“As military we are told we are fighting for freedom, civil liberties, and the Constitution, but we come home and are beaten black and blue and thrown in jail for exercising these rights”
Philadelphia, Penn. - Emily Yates, a U.S military combat veteran, was attending a ‘No war with Syria’ rally in Philadelphia last summer when she was violently arrested by Federal Parks Services rangers for not complying and repeatedly asking why she was being told to move.
The combat veteran was sentenced on Friday to three years of probation and a $3,300 fine on charges of assaulting an officer and resisting arrest, stemming from the incident. These were clearly trumped up charges, as the video shows that Yates was the one who was assaulted, not the rangers, as she yells,
“We live in a police state! We live in a f*cking police state! They’re damaging my body and my personal property! I went to war for this country! Stop manhandling me! Stop! Stop! Help! Help!
She had been invited to perform at a pro-marijuana rally Aug. 31, 2013 at Independence National Historical Park. It was a hot summer day, so Yates along with many others had stood under some trees to get a reprieve from the heat.
She was approached by the Federal Parks rangers and told that she needed to move as they began to erect barricades around her. As you can clearly see in the video, Yates simply asks why she needs to move, not understanding the reason for being told to move.
As she continued to inquire as to why she needed to move, the rangers told her it was classified and that she simply had to move because they said so. As she continued her inquiry, Parks Services rangers became very authoritative demanding she leave the area.
It was at this point where the Federal Parks rangers, without explanation, began to violently arrest Yates.
She had her back turned to Parks Services rangers, when they grabbed her wrists, bent her over a park bench, picked her up by her arms and legs and dragged her away to a separate area away from the crowd, dropping her on the ground face first.
“As military we are told we are fighting for freedom, civil liberties, and the Constitution, but we come home and are beaten black and blue and thrown in jail for exercising these rights,” said Yates.
This violent episode triggered her PTSD from traumas that she had experienced from her active combat duty while serving in the military. She was taken to the Philly Federal Detention Center, where she was held for 3 days in solitary confinement, was never told what she was arrested for and never read her rights. In addition, she was refused access to the prison psychologist for 2 ½ days.
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She was subsequently charged with arbitrary trespass, resisting arrest and assaulting an officer. Her attorney explained to the prosecutor that Yates was now suffering from PTSD, brought on by her experience as a combat veteran and the emotional trauma suffered from being forcefully grabbed from behind and the ensuing aggressive actions of the rangers.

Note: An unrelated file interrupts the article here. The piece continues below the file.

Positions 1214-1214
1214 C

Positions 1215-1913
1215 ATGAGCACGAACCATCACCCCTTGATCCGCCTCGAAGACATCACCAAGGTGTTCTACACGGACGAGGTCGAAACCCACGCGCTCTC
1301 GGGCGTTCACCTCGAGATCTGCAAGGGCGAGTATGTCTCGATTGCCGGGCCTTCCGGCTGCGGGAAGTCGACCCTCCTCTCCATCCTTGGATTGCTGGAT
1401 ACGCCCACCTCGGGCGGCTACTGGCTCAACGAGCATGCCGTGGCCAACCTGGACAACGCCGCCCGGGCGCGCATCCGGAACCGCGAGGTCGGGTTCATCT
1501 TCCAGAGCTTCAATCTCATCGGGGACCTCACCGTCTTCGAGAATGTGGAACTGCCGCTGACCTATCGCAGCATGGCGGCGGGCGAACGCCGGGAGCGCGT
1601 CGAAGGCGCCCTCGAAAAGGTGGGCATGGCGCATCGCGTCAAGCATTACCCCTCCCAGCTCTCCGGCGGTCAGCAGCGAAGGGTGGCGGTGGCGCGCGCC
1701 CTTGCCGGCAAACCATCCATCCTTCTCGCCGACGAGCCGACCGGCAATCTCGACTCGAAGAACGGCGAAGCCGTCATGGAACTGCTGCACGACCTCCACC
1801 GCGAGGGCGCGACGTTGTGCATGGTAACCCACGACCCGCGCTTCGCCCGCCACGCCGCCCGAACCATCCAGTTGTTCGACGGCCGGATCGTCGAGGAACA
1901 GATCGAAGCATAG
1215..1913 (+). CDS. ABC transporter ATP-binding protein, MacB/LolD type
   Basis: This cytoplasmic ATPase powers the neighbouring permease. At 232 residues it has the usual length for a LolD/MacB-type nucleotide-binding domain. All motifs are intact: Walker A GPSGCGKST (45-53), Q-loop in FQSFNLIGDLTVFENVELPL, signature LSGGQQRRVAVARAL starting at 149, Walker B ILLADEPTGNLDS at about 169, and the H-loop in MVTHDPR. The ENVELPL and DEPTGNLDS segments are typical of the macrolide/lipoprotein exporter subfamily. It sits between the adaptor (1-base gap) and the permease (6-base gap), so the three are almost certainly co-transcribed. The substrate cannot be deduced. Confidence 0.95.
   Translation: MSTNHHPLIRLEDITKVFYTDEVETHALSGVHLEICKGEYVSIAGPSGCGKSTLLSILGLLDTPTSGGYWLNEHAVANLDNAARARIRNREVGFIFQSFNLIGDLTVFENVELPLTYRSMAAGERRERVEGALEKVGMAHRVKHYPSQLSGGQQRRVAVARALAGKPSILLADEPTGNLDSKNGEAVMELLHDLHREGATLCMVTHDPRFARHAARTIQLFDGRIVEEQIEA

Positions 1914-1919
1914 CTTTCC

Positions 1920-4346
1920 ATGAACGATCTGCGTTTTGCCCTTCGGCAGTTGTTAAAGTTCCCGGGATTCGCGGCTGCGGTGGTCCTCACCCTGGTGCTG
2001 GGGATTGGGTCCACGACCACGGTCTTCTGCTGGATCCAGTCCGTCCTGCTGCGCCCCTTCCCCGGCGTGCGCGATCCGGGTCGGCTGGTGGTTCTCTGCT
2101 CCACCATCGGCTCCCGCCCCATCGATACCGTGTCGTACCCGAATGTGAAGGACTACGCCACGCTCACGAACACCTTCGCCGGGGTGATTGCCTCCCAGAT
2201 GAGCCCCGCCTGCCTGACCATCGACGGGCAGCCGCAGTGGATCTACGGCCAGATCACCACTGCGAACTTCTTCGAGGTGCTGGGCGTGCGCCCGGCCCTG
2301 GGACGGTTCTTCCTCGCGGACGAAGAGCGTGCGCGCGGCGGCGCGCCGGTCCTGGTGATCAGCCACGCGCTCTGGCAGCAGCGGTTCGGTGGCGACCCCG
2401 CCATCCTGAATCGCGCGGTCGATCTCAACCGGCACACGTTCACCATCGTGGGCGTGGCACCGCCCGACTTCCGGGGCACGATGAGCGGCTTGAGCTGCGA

In an interview, Yates told The Free Thought Project,
“This is indicative of the normalization of authoritarianism in our society. In a truly free country, any citizen - let alone a war veteran - would be free to ask questions of law enforcement and receive a civil response. The fact that this is not only allowed, but enforced through our justice system. If we believe that our military is capable of providing and enforcing freedom and democracy around the globe through constant warring overseas, we need to take a better look at how that freedom and democracy is going here in America. We are free to buy and to eat and to drive big gas-guzzlers, but not to ask questions.”
Yates, who served two tours in Iraq for the U.S. Army, was also found guilty of disorderly conduct and failure to obey a lawful order, in addition to the assaulting an officer and resisting arrest charges, during a bench trial in federal court presided over by District Judge Thomas J. Rueter.
"It is a sad day in America when a person who has gone to war to defend our freedoms to speak and assemble, is next to the Liberty Bell and assaulted by rangers for trying to exercise those freedoms," Yates told Philly.com.
The injustice system has once again failed to protect citizens from the authoritarian tendencies of law enforcement and conversely has served to embolden the ever-growing police state in America.
Judge Rueter, during Yates' bench trial, had the nerve to suggest that she was lucky she wasn’t beaten worse. What kind of sentiment is that for a judge to express? When did it become standard practice for law enforcement to impose physical abuse upon citizens and that behavior is tacitly accepted, if not outright supported by the court?
This case demonstrates exactly how corrupt not only the law enforcement apparatus is, but the judiciary as well. If judges refuse to stand up for citizens exercising their rights, but rather pander to the will of law enforcement, one can be fairly certain that justice cannot and will not be served.
I guess this is how the system chooses to “thank a vet,” on this Veterans Day in "the birthplace of liberty." A very sad statement on the paradigm of modern day America.
Jay Syrmopoulos is an investigative journalist, freethinker, researcher, and ardent opponent of authoritarianism. He is currently a graduate student at University of Denver pursuing a masters in Global Affairs. Jay's work has previously been published on BenSwann.com and WeAreChange.org. You can follow him on Twitter @sirmetropolis, on Facebook at Sir Metropolis and now on Tsu.